The First Circuit has provided a non-exhaustive list of substantive and procedural factors to be considered in determining a motion for sanctions. They include (1) severity of the discovery violations, (2) legitimacy of the party's excuse for failing to comply, (3) repetition of violations, (4) deliberateness of the misconduct, (5) mitigating excuses, (6) prejudice to the other party and to the operations of the court, and (7) adequacy of lesser sanctions. AngioDynamics, Inc. v. Biolitec AG, 780 F.3d at 435 (citing Vallejo v. Santini-Padilla, 607 F.3d 1, 8 (1st Cir.2010)).In addition, "[p]ertinent procedural considerations include whether the offending party was given sufficient notice and opportunity to explain its noncompliance or argue for a lesser penalty." Vallejo v. Santini-Padilla, 607 F.3d at 8 (quoting Malloy v. WM Specialty Mortgage, 512 F.3d 23, 26 (1st Cir.2008) (per curiam)). The party seeking the imposition of sanctions bears the burden of proof. See 8A C. Wright, A. Miller & R. Marcus, Federal Practice and Procedure ยง 2291, at 716 (2d ed. 1994).

III. The Protective Order

Under the Protective Order, the parties are entitled to (1) designate as "CONFIDENTIAL" any document or material which a party believes to contain confidential information, and (2) designate as "ATTORNEYS EYES ONLY" any document or material which a party believes to contain "highly confidential, highly sensitive personal information, trade secrets, or other sensitive and/or security information." Protective Order at 1 (Dkt. No. 10). The disclosure of information and/or material designated as "CONFIDENTIAL" or "ATTORNEYS EYES ONLY" is strictly limited to the parties, their attorneys, and certain other individuals directly involved in the litigation process in their professional capacity. The two documents at issue in this motion are the resume of Defendant Sergeant Charles E. Hall ("Sergeant Hall") and the transcript of his December 15, 2014 deposition, both of which were marked "CONFIDENTIAL."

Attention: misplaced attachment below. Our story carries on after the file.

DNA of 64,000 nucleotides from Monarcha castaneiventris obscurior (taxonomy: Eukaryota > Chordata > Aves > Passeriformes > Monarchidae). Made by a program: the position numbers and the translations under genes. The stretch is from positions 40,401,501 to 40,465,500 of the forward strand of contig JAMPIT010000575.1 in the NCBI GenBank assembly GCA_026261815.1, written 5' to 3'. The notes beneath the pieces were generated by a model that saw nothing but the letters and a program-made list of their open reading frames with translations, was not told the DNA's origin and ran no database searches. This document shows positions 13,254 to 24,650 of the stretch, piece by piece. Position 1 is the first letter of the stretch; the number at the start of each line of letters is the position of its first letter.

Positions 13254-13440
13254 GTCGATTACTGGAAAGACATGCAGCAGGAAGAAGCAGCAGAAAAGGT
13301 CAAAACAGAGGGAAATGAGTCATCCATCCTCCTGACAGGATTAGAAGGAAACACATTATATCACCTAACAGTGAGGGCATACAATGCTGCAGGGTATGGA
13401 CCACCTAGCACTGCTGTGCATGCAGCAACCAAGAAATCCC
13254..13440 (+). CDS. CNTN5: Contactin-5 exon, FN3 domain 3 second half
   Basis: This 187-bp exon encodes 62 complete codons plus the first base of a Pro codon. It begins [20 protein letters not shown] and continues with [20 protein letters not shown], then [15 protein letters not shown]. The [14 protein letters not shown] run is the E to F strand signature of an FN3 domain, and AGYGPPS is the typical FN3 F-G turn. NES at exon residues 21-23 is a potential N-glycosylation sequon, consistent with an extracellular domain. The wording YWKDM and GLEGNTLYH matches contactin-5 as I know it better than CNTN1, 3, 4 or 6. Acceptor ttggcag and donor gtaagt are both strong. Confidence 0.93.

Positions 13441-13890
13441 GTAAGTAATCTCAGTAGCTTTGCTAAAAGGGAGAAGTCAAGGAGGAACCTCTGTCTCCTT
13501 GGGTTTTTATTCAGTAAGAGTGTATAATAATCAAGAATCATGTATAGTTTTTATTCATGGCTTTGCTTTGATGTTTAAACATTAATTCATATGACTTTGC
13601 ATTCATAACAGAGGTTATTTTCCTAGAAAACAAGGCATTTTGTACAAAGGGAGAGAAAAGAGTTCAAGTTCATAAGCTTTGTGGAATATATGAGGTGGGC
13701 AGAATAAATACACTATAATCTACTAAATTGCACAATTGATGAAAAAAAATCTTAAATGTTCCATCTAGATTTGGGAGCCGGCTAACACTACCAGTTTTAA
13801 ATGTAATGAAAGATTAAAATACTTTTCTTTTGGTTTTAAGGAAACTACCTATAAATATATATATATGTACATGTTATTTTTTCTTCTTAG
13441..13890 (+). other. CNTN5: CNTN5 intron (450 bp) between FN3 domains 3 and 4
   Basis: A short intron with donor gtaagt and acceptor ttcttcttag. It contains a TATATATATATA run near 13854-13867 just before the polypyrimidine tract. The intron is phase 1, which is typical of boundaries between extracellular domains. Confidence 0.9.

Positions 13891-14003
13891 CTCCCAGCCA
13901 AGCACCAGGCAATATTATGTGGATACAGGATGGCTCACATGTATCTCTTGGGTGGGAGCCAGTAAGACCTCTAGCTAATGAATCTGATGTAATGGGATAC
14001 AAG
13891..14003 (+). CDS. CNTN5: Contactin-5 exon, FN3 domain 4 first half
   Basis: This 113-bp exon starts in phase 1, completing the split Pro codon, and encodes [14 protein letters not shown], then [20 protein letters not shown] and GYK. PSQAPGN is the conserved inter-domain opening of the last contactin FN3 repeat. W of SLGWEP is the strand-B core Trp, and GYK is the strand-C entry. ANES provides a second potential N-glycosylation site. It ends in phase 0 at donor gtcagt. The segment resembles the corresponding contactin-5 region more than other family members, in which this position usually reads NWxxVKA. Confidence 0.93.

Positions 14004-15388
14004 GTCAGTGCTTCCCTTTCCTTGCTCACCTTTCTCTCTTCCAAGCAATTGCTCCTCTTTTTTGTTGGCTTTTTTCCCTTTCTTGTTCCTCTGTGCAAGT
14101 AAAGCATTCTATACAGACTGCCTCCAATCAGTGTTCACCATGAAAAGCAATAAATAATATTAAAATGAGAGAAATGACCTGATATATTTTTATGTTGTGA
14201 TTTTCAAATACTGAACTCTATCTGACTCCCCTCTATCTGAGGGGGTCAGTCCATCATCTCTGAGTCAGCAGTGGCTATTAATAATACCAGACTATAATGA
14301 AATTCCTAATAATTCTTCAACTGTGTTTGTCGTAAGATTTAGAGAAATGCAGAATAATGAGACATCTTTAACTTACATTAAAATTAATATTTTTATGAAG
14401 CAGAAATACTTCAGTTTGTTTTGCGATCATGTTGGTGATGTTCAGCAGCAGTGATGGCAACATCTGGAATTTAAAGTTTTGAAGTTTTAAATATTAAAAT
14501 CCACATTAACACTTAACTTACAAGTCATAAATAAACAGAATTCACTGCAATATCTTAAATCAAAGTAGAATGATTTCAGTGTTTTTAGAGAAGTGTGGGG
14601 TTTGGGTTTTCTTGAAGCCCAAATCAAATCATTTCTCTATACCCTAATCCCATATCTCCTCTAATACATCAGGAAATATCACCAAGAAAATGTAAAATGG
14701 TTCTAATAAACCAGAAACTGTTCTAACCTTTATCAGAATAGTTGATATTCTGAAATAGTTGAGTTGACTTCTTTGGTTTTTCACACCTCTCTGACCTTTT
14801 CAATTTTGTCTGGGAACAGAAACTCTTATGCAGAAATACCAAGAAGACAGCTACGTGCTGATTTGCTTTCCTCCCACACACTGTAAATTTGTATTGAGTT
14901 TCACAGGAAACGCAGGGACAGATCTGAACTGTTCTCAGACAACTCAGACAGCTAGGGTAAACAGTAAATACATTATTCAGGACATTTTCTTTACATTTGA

IV. The Parties' Positions

According to the Defendants, on January 24, 2015, around 3:00 a.m., Bogosian contacted a Martha's Vineyard police department where Sergeant Hall had been employed more than thirty years previously. Bogosian asked a number of questions about a 1981 incident during Sergeant Hall's employment there. In the course of a telephone conversation with Officer Dustin Shaw ("Officer Shaw"), a police officer in that department, Bogosian disclosed information which, the Defendants assert, was contained in Sergeant Hall's resume and/or the transcript of his deposition, [1] both of which had been designated "CONFIDENTIAL." Officer Shaw advised Bogosian to call back during normal business hours ...